The first thing we are going to do, before determining the meaning of the casuistic term, is to discover its etymological origin. In this case, we can determine that it derives from Latin and that it is the result of the sum of several clearly defined components:
-The noun "cause", which is synonymous with "reason."
-The suffix "-ista", which is used to indicate "office" or as a synonym for "supporter of".
-The suffix "-ico", which is used to indicate "relative to".
The idea from casuistry It is used in the field of applied ethics to refer to an analysis of different specific cases They are expected in a certain context. In this way the casuistry differs from those arguments that are based on rules or principles.
In other words, what the casuistry does is consider particular cases for the resolution of moral dilemmas , taking care of the application of the rules in specific circumstances. Moral precepts, therefore, are applied to specific situations caused by the action of the human being and not something abstract.
These questions allow us to discover that casuistry is not only a branch of the so-called applied ethics: it is also a reasoning method and even a basis for the development of jurisprudence within the framework of right common.
Suppose a man who has no money or work decides steal food of a market for feed your child . A reasoning based on moral principles can hold that stealing is always bad. According to these rules, theft is intrinsically incorrect from the moral point of view. An approach that appeals to casuistry, on the other hand, would pay attention to the specifics of the specific case and could conclude that man's behavior does not constitute a moral fault. In fact, having obtained food for your child is an option that, morally, transcends theft since with this action he managed to keep his descendant alive. This demonstrates that the same action can be considered in opposite ways from different methods of reasoning.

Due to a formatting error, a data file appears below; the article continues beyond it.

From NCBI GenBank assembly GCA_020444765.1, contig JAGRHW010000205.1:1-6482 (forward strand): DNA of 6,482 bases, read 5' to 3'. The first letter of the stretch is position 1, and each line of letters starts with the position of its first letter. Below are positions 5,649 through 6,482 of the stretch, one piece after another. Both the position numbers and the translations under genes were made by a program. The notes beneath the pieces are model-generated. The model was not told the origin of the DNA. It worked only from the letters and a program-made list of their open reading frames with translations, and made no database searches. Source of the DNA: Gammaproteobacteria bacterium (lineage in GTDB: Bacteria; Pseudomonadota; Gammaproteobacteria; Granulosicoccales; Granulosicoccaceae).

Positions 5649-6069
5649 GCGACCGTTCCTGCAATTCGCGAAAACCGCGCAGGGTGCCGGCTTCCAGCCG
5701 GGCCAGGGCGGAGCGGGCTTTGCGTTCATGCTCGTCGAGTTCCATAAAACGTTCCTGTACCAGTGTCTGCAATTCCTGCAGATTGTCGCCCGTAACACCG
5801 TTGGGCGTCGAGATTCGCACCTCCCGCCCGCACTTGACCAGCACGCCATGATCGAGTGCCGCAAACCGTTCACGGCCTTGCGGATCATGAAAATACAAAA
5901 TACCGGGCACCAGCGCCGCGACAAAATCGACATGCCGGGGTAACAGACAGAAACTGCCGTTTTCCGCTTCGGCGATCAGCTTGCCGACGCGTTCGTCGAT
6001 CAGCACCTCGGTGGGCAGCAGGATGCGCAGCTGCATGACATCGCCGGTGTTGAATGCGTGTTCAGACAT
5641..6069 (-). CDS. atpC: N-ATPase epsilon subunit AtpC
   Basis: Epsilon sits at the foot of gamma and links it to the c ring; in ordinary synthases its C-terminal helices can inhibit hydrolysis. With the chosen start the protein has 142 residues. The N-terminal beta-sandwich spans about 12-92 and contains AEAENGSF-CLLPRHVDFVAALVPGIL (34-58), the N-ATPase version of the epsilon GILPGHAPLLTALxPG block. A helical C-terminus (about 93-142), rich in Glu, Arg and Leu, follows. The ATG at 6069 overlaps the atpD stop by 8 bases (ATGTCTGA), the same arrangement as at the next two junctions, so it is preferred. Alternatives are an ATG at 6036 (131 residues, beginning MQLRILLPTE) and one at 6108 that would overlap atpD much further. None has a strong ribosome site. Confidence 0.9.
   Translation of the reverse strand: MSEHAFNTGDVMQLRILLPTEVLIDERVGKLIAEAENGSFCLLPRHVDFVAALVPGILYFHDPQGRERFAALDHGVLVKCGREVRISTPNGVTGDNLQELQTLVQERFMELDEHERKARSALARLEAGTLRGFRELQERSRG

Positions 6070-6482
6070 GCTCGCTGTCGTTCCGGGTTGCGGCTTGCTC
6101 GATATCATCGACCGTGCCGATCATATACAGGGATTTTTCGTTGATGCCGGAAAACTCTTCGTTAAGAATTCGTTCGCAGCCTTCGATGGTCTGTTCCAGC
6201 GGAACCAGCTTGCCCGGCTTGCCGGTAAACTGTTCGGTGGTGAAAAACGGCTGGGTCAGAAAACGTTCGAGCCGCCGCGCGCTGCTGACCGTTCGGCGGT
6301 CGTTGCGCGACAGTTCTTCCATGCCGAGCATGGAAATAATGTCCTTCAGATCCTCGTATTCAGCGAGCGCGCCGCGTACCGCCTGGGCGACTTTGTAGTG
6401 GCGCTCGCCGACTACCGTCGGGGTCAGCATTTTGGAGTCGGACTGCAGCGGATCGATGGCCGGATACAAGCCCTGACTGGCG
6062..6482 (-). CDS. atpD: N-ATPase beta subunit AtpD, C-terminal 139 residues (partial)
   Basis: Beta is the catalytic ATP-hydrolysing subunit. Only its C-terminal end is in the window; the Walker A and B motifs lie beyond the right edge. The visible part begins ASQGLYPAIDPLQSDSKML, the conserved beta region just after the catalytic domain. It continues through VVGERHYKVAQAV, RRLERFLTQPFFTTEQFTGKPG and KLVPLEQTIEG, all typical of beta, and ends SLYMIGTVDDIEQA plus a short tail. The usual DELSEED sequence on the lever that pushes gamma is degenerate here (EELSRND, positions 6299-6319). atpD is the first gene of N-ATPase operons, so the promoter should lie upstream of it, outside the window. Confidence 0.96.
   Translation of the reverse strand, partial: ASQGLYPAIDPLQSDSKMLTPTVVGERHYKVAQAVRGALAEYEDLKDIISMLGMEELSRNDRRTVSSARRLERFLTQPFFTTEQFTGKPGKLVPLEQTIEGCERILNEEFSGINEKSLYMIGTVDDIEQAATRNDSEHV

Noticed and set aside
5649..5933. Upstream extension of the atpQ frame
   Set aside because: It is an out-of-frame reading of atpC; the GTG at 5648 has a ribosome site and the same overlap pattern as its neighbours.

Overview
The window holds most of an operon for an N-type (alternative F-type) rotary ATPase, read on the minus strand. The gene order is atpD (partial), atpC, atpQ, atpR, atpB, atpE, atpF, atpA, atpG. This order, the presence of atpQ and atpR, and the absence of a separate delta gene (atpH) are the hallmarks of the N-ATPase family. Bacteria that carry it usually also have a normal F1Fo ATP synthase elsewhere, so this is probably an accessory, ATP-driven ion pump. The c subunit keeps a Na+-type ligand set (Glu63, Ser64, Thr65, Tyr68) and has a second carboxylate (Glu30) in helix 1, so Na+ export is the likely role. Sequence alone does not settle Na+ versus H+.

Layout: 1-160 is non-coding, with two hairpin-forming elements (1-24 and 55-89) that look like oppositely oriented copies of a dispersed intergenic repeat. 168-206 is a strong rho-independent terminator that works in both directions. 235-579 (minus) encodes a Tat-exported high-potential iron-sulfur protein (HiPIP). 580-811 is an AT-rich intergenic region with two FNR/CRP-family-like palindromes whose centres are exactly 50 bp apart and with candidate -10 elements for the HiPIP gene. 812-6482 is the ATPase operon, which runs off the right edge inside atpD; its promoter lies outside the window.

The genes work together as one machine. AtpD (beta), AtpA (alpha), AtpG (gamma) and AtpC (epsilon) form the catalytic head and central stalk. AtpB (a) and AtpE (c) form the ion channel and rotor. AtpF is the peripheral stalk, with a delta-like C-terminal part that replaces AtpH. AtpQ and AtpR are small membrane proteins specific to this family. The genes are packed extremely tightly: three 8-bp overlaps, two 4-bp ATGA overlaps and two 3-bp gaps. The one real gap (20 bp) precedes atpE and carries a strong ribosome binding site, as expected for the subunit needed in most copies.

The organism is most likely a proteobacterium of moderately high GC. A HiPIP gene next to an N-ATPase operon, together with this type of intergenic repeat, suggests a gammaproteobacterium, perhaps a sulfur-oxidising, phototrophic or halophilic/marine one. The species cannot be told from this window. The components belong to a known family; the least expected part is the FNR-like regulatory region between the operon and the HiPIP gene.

Other information of interest on the casuistry are the following:
-There is already knowledge of the casuistry in Ancient Greece. Specifically, it was used during the time of the philosopher Aristotle.
- It is considered, however, that the moment of greatest splendor of the aforementioned casuistry took place between the mid-sixteenth and mid-seventeenth centuries.
-Numerous are the works that have been published on the casuistry. However, we cannot ignore that one of the most important works in this regard is "The abuse of casuistry: history of moral reasoning." It is a work published in the 80s, specifically in 1988, and is written by Albert Jonsen and Stephen Toulmin.
-In the field of science, casuistry is also frequently used. A good example of this is that it is used, for example, to observe and analyze certain phenomena of Mother Nature. What is achieved from this work is to use that one to later establish different theories on, for example, pathologies of different kinds.